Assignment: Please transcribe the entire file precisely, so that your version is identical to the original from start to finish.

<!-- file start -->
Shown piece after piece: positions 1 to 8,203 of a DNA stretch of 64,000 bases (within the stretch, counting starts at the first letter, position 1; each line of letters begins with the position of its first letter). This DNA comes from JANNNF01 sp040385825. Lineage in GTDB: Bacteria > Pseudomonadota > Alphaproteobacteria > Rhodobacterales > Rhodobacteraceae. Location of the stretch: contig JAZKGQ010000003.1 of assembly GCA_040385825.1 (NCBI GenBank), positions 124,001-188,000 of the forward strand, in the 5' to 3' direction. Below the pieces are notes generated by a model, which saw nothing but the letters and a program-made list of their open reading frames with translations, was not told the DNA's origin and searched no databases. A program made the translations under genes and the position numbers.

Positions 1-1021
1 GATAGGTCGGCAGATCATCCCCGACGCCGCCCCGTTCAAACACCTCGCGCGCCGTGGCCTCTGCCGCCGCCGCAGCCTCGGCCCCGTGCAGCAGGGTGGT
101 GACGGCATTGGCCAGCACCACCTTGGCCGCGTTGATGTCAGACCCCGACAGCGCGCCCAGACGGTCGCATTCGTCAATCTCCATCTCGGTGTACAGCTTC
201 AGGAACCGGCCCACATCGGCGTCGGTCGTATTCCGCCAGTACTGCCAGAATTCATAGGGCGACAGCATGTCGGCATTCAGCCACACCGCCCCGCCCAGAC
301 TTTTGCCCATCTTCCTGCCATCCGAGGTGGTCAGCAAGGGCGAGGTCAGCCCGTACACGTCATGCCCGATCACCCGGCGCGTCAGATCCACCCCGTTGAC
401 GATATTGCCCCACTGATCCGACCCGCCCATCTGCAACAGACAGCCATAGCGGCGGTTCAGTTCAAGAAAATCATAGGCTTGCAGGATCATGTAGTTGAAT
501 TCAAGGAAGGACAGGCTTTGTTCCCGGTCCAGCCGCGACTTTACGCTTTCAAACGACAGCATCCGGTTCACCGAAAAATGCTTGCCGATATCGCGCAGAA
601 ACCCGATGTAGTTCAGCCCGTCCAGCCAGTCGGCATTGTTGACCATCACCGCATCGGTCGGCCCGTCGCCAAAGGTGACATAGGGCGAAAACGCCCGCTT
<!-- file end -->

Shown piece after piece: positions 1 to 8,203 of a DNA stretch of 64,000 bases (within the stretch, counting starts at the first letter, position 1; each line of letters begins with the position of its first letter). This DNA comes from JANNNF01 sp040385825. Lineage in GTDB: Bacteria > Pseudomonadota > Alphaproteobacteria > Rhodobacterales > Rhodobacteraceae. Location of the stretch: contig JAZKGQ010000003.1 of assembly GCA_040385825.1 (NCBI GenBank), positions 124,001-188,000 of the forward strand, in the 5' to 3' direction. Below the pieces are notes generated by a model, which saw nothing but the letters and a program-made list of their open reading frames with translations, was not told the DNA's origin and searched no databases. A program made the translations under genes and the position numbers.

Positions 1-1021
1 GATAGGTCGGCAGATCATCCCCGACGCCGCCCCGTTCAAACACCTCGCGCGCCGTGGCCTCTGCCGCCGCCGCAGCCTCGGCCCCGTGCAGCAGGGTGGT
101 GACGGCATTGGCCAGCACCACCTTGGCCGCGTTGATGTCAGACCCCGACAGCGCGCCCAGACGGTCGCATTCGTCAATCTCCATCTCGGTGTACAGCTTC
201 AGGAACCGGCCCACATCGGCGTCGGTCGTATTCCGCCAGTACTGCCAGAATTCATAGGGCGACAGCATGTCGGCATTCAGCCACACCGCCCCGCCCAGAC
301 TTTTGCCCATCTTCCTGCCATCCGAGGTGGTCAGCAAGGGCGAGGTCAGCCCGTACACGTCATGCCCGATCACCCGGCGCGTCAGATCCACCCCGTTGAC
401 GATATTGCCCCACTGATCCGACCCGCCCATCTGCAACAGACAGCCATAGCGGCGGTTCAGTTCAAGAAAATCATAGGCTTGCAGGATCATGTAGTTGAAT
501 TCAAGGAAGGACAGGCTTTGTTCCCGGTCCAGCCGCGACTTTACGCTTTCAAACGACAGCATCCGGTTCACCGAAAAATGCTTGCCGATATCGCGCAGAA
601 ACCCGATGTAGTTCAGCCCGTCCAGCCAGTCGGCATTGTTGACCATCACCGCATCGGTCGGCCCGTCGCCAAAGGTGACATAGGGCGAAAACGCCCGCTT